Over the years I have evolved into a completely different gardener. Maybe a little more disciplined in some regards and a little more unruly in others. There are a few crops that have received much more attention, such as my garlic and heirloom tomatoes. When I first started growing heirloom tomatoes I would not stake them or prune them, I just let them bramble about wildly, while losing a few of them to rot, due to them touching the ground and just plan out ‘losing’ them in the thick mass of foliage. They did produce more, but took much more room and tomatoes were in deed smaller. There was definitely good and bad to this method, but I am totally converted now to training and pruning indeterminate tomatoes. Pruning definitely takes more time, but I think it’s well worth it.
Pruning tomatoes increases air flow and allows me to plant a larger variety of heirloom tomatoes closer together. While I have a fairly large garden, it isn’t big enough for all the varieties of heirloom tomatoes I like to grow so I trellis my plants on cattle panels, spacing them about a foot apart. That’s close, huh? By pruning tomato plants, it will put more energy into a concentrated area, increasing the size of each tomato produced. It increases light, which helps with ripening and air flow that will help prevent diseases. I like to leave 2-3 main stems that start close to the bottom of the plant. Stems that start higher up will create fruits higher up and makes the plants rather top-heavy. You can prune to one main stem, but here in the desert our sun is hot and a little more foliage helps the tomatoes from getting sunburn.
I keep all boughs from touching the soil (about 8-12″ off the ground). By doing this, it helps protect the plant from soil-borne pathogens that might splash back onto the leaves during watering. Also we have had better success with conquering curly leaf virus by doing this. Because the soil is exposed more by pruning and training this way, it tends to dry out faster, so I will plant nasturtiums and other herbs that both repel bad insects and attract beneficial ones while keeping moisture in. Kinda like what a mulch would do. Plus, it’s very attractive in the garden.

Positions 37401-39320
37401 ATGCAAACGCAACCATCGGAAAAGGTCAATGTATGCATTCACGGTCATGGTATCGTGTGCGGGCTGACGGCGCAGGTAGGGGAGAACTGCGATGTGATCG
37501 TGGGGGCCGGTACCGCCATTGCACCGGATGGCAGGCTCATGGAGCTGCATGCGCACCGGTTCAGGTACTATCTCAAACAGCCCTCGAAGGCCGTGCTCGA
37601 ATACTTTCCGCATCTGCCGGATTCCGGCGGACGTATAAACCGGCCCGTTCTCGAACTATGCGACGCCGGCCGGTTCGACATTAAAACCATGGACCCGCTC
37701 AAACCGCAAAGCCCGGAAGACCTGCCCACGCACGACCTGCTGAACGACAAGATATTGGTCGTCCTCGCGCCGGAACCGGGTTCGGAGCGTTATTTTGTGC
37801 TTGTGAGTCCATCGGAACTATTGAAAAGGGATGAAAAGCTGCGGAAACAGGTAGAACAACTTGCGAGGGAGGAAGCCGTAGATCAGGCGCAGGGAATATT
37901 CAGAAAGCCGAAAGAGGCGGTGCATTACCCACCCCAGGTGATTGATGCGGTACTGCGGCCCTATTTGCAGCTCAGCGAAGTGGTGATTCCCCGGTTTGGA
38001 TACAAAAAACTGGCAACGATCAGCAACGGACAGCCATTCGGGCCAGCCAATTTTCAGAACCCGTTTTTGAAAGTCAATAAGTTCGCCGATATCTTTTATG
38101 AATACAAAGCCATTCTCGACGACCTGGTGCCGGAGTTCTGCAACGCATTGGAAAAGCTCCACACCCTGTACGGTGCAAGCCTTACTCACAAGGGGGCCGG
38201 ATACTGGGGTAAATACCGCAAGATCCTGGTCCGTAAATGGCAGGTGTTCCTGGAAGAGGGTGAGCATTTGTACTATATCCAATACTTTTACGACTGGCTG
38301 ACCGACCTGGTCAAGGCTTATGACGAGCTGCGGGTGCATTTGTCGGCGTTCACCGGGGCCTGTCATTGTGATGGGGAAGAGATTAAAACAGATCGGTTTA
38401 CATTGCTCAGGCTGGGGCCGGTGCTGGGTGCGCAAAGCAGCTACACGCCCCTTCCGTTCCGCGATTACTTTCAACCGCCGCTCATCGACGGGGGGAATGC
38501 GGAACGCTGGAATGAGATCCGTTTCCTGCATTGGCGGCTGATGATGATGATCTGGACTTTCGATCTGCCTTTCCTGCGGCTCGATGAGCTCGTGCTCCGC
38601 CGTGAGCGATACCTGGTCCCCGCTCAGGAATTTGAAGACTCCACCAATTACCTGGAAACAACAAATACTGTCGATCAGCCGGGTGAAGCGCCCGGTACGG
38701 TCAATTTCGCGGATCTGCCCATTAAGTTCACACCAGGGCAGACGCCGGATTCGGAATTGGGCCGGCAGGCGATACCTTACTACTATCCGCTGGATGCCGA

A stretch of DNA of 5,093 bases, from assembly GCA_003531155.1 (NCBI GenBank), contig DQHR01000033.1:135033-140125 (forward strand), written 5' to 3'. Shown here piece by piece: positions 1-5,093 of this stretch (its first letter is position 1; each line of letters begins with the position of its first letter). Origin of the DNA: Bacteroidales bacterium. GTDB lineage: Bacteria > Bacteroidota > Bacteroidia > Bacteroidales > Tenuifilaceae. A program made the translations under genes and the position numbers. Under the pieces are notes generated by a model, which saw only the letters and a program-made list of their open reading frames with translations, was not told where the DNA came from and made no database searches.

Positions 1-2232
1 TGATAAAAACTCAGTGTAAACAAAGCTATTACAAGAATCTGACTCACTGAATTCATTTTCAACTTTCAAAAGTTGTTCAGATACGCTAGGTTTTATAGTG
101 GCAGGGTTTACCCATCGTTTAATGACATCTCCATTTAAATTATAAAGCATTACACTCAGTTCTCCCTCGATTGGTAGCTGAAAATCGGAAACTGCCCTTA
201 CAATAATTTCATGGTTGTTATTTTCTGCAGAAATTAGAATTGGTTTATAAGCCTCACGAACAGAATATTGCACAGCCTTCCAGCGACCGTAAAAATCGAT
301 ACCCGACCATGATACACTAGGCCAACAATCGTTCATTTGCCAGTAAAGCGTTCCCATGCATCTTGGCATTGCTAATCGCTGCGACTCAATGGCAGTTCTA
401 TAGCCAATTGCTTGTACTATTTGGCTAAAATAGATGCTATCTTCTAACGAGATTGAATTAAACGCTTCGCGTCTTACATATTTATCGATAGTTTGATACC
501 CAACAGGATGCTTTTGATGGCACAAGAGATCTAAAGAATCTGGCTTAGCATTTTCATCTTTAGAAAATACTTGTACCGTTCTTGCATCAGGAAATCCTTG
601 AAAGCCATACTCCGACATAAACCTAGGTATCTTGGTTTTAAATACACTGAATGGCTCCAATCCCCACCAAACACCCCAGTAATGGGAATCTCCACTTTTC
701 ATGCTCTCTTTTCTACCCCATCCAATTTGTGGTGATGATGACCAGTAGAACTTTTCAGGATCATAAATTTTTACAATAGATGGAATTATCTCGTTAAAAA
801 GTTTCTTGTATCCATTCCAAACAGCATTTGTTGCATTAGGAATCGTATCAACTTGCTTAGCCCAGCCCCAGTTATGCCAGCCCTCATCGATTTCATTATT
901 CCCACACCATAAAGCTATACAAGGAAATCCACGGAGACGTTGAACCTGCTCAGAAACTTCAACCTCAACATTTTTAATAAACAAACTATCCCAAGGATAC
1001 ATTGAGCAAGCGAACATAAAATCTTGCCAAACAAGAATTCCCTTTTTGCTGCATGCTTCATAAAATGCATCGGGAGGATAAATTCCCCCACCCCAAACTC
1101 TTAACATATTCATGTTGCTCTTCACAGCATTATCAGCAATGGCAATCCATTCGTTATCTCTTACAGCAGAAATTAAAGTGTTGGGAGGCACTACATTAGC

Pruning tomatoes should really only be done to indeterminate tomatoes and not to the smaller growing determinate varieties. Pruning means pinching off the shoots/suckers that sprout from the stem in the crotch right above a leaf branch. A sucker left to grow, simply becomes another large stem with its own blossoms, fruits and suckers. Pruning is best done with staked or trellised tomatoes. As the weather warms up, new suckers pop up all the time, even in the same place you may have already pinched once before. I find myself once or twice a week pinching and securing the vines to keep the plants tidy and the chore not so overwhelming. Pinching is easily done by bending the suckers over when they are very small, but once it becomes the size of a pencil, you might want to use a pair of garden snips so you don’t hurt the main stem. Be sure to wipe or spray your snipers with a simple disinfectant each time you move to a new plant to “be on the safe side” and not spread any disease that could possibly be present. Never work with you tomatoes when they are wet as well!
You can pinch off the tip of the main stem above the top blossom of indeterminate tomato varieties to keep a flourishing plant from getting taller, such as when a plant out grows its support or toward the end of a growing season when a taller plant won’t help much with increased production. Pinching at this point will put the plants energy into ripening the tomatoes already on the vine rather than producing new tomatoes that more than likely become large enough to save.